To begin, at the Commonwealth level the office with the responsibility for privacy regulation is the Office of the Australian Information Commissioner (OAIC).
Personal information refers to information or an opinion about a person that can reasonably make them identifiable based on that information, whether it is true or not. You should treat a debtor’s personal information with respect keeping in mind that the improper use of a debtor’s personal information may cause that person serious problems.
There are legal obligations under the Privacy Act 1988 (Cth) (the Privacy Act) to protect the privacy of a debtor’s personal information, which is done in the following ways;
If you acquire a debtor’s contact details from their employer, that counts as collecting their personal information. Telling a debtor’s neighbour the reason for trying to find the debtor will also disclose personal information about the debtor.
Collecting and disclosing the debtor’s personal information
Information handling by private sector organisations is regulated, in part, by the Australian Privacy Principles (the APPs). There are several key obligations around handling personal information:
Personal information (other than sensitive information which is discussed below) must not be collected about an individual unless the information is absolutely necessary for your organisation’s functions or activities. Therefore, only collect information that is reasonably necessary to recover the debt. For example, you should not write down extra information about the debtor from a document of identification just because it may prove to be useful in future.
Sensitive information must not be collected about an individual unless the individual has given their consent and the information is reasonably necessary. Some limited exceptions to this rule apply. Sensitive information includes information or an opinion about an individual’s race or religious beliefs, criminal record, health information, or membership of a professional or trade association.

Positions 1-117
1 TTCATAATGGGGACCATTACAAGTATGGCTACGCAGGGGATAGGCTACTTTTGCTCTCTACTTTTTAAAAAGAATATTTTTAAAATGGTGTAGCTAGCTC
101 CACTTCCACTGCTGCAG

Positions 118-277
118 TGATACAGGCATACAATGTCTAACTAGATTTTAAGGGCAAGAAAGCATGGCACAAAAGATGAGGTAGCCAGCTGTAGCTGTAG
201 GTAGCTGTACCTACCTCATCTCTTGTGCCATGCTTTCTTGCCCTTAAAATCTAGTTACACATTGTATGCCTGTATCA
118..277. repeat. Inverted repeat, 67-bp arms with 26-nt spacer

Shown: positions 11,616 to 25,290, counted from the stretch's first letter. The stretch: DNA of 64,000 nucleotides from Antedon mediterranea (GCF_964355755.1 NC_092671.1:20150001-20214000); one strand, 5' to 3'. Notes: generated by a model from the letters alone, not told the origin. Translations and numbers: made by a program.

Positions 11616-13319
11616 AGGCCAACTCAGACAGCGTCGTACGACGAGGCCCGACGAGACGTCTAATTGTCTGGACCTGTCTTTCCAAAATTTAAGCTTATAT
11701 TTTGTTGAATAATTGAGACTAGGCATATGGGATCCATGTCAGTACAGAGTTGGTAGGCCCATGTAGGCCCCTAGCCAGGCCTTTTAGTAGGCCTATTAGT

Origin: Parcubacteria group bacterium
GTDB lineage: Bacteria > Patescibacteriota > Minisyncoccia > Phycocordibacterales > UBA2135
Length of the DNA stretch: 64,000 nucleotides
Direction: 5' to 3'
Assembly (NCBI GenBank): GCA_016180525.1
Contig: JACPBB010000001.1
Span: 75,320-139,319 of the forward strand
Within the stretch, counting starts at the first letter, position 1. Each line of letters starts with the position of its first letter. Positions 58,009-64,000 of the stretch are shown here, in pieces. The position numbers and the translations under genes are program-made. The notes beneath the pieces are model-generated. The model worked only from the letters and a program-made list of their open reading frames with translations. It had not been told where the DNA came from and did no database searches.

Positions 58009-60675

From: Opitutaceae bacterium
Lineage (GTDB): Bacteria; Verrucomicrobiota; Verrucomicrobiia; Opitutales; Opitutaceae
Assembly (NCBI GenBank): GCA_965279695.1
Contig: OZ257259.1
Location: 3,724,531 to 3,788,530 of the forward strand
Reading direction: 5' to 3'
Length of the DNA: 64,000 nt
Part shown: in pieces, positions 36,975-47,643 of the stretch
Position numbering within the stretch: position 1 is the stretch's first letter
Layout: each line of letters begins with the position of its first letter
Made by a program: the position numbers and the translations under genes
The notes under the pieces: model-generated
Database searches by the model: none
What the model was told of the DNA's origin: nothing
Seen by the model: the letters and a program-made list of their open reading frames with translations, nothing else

During debt collection, personal information must be collected only by lawful, fair means and must be gained directly from the debtor, unless this is not reasonable or practicable. It is important that you take the possible steps to let the debtor know when and the fact that information concerning them is collected,
- the circumstances of that collection
- the identity of the organisation collecting the information and its contact details
- the purposes for which the information is collected
- the main consequences for the individual if the required information is not provided
- any law that requires the particular information to be collected
- the organisations (or types of organisations) to which the organisation usually discloses information of that kind
- whether the organisation is likely to divulge the information to overseas recipients
- the fact that the debtor may access the information collected
- the ways the individual can complain about a breach of the APPs
It is lastly important not utilise or release the information for a purpose other than that for which it was collected unless the debtor has consented to that use or disclosure or another exception applies.